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Das Keyboard 5Q blasts past Kickstarter funding target

by Mark Tyson on 4 July 2016, 12:01

Tags: Kickstarter

Quick Link: HEXUS.net/qac36p

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Das Keyboard is a well known firm among input peripheral enthusiasts. It has a reputation for making high quality mechanical keyboards from before the current wave in popularity of these types of input devices. One of its signature designs which caught the headlines, when first launched, is a blank mechanical keyboard but it produces a wider range of devices now. So it's interesting to see an established risk-taking firm launch a Kickstarter campaign.

The main attraction of the Das Keyboard 5Q is said to be that it isn't just an input device, it is also an output device. With its cloud connectivity, it is possible to control its open API RGB key switches to represent specific pieces of information that are important to the end user. In given examples key lighting is used to track company software build status, or site traffic, or customer satisfaction levels.

Das Keyboard says that these keyboard lighting alerts are better than 'yet another alert' on your smartphone, as they exist ambiently on your keyboard in your peripheral vision – therefore they aren't distractions. It also claims you can close CPU-wasting browser tabs thanks to the cloud functionality of the Das Keyboard 5Q. The 5Q's volume knob is clickable and it opens the cloud connected Q App control panel for users to configure their device.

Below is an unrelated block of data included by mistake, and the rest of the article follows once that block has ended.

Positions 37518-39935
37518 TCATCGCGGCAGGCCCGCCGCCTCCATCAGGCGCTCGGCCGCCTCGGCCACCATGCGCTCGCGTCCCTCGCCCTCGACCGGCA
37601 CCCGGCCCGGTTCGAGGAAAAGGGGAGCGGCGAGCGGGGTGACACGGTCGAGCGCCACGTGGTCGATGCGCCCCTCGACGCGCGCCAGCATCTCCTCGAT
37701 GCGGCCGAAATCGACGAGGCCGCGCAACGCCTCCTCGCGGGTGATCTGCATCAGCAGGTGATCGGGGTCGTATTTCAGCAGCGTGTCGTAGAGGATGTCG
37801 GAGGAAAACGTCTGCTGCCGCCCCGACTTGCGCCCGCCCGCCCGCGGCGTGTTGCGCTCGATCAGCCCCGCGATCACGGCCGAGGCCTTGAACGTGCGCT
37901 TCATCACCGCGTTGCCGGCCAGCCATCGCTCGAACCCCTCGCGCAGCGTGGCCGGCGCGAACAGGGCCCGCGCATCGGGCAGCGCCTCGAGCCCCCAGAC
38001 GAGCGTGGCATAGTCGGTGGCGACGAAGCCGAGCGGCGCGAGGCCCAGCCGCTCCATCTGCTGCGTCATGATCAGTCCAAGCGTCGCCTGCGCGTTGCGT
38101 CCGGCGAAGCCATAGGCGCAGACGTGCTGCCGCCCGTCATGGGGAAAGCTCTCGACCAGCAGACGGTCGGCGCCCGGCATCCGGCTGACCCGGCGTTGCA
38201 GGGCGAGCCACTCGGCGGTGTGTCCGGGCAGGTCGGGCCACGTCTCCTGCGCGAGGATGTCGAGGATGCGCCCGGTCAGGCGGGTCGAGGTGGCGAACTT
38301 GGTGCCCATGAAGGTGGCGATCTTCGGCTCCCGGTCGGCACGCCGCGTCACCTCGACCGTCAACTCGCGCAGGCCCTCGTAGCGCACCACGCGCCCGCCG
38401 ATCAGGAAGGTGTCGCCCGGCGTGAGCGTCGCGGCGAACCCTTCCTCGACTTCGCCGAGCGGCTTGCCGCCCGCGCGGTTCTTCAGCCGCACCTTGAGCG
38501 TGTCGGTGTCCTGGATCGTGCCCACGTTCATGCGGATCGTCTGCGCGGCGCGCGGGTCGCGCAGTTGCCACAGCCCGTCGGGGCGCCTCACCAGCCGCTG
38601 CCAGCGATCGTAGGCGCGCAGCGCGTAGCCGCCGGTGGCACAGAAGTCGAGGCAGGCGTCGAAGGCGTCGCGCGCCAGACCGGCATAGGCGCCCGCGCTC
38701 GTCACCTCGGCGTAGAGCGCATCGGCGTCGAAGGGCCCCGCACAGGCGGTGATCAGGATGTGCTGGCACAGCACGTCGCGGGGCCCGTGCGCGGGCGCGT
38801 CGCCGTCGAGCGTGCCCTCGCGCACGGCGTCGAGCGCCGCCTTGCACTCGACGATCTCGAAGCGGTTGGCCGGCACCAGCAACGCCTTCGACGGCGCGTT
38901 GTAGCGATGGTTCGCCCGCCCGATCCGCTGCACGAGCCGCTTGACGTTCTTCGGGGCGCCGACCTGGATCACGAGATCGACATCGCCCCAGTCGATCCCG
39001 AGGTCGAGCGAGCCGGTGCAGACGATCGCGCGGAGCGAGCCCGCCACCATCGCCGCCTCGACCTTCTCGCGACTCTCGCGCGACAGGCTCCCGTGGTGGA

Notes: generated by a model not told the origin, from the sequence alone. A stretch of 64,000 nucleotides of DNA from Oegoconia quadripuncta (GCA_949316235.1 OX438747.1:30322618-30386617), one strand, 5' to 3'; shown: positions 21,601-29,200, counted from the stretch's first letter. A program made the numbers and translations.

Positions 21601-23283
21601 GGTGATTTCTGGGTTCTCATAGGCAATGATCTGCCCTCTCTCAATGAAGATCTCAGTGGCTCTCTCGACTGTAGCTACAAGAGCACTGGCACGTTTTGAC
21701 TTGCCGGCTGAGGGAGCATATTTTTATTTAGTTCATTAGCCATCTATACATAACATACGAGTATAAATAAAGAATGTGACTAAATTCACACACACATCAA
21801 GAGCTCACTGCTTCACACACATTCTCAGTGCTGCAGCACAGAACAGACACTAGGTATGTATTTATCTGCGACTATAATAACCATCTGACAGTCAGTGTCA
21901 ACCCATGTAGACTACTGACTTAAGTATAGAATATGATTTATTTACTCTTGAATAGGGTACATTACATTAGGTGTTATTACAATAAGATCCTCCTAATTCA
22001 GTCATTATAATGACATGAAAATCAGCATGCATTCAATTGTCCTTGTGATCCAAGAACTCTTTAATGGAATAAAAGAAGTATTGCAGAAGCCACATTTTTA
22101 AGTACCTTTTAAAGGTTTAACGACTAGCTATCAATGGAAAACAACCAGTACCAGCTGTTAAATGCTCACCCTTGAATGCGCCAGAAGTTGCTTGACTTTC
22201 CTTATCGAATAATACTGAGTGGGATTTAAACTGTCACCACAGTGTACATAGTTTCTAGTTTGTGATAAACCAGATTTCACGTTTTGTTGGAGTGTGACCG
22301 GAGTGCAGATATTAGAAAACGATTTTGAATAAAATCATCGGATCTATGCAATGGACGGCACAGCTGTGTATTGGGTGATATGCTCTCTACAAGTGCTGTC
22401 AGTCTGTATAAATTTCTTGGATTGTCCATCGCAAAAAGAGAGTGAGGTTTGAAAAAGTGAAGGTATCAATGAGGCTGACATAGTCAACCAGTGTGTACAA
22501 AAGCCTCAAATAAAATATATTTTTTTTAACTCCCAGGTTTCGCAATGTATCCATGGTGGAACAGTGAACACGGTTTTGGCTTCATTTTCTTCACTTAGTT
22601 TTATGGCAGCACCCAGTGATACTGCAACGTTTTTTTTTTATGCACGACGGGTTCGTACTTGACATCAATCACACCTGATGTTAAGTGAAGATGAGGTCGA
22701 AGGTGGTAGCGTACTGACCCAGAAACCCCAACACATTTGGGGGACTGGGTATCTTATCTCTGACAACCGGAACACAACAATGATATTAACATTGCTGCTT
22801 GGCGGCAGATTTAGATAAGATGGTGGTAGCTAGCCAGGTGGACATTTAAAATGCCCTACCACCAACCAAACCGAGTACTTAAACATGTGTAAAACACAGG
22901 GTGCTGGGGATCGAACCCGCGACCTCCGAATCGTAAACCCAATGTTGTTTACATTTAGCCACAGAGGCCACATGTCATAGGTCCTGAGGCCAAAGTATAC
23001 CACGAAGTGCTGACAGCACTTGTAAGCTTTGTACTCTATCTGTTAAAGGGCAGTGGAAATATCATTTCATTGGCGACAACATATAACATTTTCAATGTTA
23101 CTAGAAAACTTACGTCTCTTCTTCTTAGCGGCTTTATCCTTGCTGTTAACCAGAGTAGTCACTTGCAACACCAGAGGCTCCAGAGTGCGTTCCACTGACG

Beyond the above 'cloud connected' functions, Das Keyboard offers some pretty interesting hardware. Essential to the core functionality of any mechanical keyboard are its key switches. Das Keyboard uses Gamma Zulu switches made by Omron of Japan. It is claimed that these switches are good for 100 million actuations. They provide 'soft tactile' feedback and actuate at 1.5mm using 45g of force, full travel is 3.5mm. The keys are twinned with RGB backlighting that is the "brightest in the market".

'Real-Time One' is used to provide fast response from this keyboard. This is an analogue technology that offers a combined keypress and report time of 1.4ms. Das Keyboard says that 99 per cent of rivals "use an outdated polling system that takes between 20 to 45 milliseconds to report a key to the computer". Full N-key rollover and 100 per cent anti ghosting are supported.

The Das Keyboard 5Q Kickstarter project started just ahead of the weekend and has blasted through its goal of $100,000. At the time of writing $280,000 has been pledged, with 26 days to go. Backers can still 'secure' a keyboard by pledging $139 or more (retail $229). Expected product delivery is in January next year.

HEXUS Forums :: 5 Comments

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The lighting alert feature seems somewhat of a solution in search of a problem. Perhaps with enough community support there'll be a compelling use case that won't take fiddling to get working, but I'm not convinced.

Otherwise, it looks like a well designed keyboard; it's not for me though, having just upgraded to a new premium mechanical keyboard.

Note to editor: the last link has a mistake in the target URL; the first link is OK though.
Is nobody else concerned about a ‘cloud connected’ keyboard… when we've all been up in arms over Windows 10 and it's ‘tracking’.
Yea it's certainly not something I'd buy, it's just a shame I'm not going to be able to buy a copy of Windows without the ‘tracking’ like i can with a keyboard. :(
Is nobody else concerned about a ‘cloud connected’ keyboard… when we've all been up in arms over Windows 10 and it's ‘tracking’.

I'm normally one to avoid excessive paranoia (for example I'm quite happily using Windows 10), but I had the exact same thought. How can they possibly ensure the security of something that's constantly logging your keystrokes?!
Yeah, i'd rather not have every single keypress uploaded to, well, anywhere.